Southeast Asian Studies at Yale University


Our program provides language instruction from elementary through advanced, along with a course on Vietnamese culture and literature in translation.  (*Courses at the elementary, intermediate, and advanced levels (110-180) are open to both graduate and undergraduate students. Graduate students should consult with their home departments regarding course credit - consult Yale Online Course Information for current year course offerings and schedules).

Beginning classes (VIET 110/120) welcome students who have no prior knowledge or experience of Vietnamese.  An Accelerated entry-level class (VIET 132/142) is available for those heritage students who have some familiarity with spoken Vietnamese, and wish to advance their skills in reading, writing and verbal competence. 

A Certificate in Advanced Language Study in Vietnamese is available to Yale College Students who wish to pursue advanced proficiency, and will be listed on the student’s transcript. Interested students should contact the instructor.

A course on Vietnamese Culture, Values and Literature (VIET 220) is offered in alternate years to both language and non-language students.  All readings are in translation, and no previous knowledge of Vietnamese is required.  Selected readings are from Zen poems, folklore, autobiographies, and religious and philosophical writings.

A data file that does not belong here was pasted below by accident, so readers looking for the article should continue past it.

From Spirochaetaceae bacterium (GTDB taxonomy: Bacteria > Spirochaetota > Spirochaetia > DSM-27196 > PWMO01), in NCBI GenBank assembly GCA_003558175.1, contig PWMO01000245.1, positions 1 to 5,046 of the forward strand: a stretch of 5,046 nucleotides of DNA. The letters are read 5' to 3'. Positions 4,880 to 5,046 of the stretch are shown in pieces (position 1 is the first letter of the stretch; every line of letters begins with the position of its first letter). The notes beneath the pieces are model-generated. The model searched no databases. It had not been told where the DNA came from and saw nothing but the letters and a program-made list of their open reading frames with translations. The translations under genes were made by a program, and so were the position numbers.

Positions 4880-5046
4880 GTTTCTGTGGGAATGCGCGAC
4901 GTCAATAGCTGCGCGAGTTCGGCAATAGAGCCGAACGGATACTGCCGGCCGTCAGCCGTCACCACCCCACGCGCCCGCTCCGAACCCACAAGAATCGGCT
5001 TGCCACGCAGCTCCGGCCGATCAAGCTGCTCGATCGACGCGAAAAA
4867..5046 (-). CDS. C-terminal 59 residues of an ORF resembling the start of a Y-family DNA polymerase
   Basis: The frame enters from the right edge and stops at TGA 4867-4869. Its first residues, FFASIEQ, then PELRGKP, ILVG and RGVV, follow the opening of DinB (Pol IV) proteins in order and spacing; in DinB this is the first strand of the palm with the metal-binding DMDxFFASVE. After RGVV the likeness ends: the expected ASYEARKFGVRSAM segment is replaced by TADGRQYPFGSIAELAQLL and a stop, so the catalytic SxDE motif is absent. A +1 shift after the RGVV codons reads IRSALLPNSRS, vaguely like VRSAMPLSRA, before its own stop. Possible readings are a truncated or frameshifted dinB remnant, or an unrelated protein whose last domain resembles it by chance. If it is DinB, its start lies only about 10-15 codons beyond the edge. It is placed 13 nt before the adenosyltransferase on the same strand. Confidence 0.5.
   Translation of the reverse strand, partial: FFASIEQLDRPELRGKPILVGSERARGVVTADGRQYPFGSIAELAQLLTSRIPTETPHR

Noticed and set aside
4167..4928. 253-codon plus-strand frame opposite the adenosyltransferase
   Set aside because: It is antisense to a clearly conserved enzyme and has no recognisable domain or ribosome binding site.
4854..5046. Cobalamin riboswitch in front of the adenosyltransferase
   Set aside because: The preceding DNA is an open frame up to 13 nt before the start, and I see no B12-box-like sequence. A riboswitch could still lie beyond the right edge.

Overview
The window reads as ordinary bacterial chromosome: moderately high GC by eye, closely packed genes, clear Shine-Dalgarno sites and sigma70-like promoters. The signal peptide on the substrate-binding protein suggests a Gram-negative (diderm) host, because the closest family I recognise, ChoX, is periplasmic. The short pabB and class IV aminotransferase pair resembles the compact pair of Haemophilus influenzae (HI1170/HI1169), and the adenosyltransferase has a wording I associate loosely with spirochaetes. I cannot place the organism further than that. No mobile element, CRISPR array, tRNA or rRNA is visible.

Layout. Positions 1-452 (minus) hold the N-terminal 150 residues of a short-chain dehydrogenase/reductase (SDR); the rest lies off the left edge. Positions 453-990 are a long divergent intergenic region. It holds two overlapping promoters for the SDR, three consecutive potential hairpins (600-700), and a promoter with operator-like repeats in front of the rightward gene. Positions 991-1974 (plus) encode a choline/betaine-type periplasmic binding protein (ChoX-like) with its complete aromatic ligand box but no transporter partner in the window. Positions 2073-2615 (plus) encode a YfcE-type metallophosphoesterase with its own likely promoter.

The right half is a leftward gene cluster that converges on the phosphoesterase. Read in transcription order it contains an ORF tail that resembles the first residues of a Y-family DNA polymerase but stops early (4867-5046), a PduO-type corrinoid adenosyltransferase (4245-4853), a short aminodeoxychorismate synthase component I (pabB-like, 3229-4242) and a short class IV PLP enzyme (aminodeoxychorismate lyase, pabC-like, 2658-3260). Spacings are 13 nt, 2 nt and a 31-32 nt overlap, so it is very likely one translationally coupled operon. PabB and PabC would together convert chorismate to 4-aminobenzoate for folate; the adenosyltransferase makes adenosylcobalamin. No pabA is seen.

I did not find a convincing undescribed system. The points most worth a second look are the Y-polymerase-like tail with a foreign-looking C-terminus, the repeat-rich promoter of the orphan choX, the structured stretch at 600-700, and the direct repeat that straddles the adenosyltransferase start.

Vietnamese is a member of the family of languages known as Austro-Asiatic, whose origins date back some 3000-4000 years. Vietnamese vocabulary retains elements from Chinese, and its written form at one time used a modified set of Chinese characters called chữ nôm. As a byproduct of six decades of French colonial rule, Vietnamese was also influenced by French. The Vietnamese alphabet in use today (quốc ngữ) is a Latin (Roman) alphabet with diacritics to indicate tones.

For those students who would like to learn more about Vietnam and the region, the Yale Vietnamese Studies Group (YVSG) coordinates a forum for research and cultural studies in and about Vietnam, and works with the Council on Southeast Asia Studies to host guest speakers, artists and film screenings throughout the year.

Experiencing Vietnam’s language, culture and history can also be done through various Study Abroad programs sponsored by Yale and other institutions. Students at Yale can apply for summer fellowships to support study or research projects in Vietnam.
See Resources.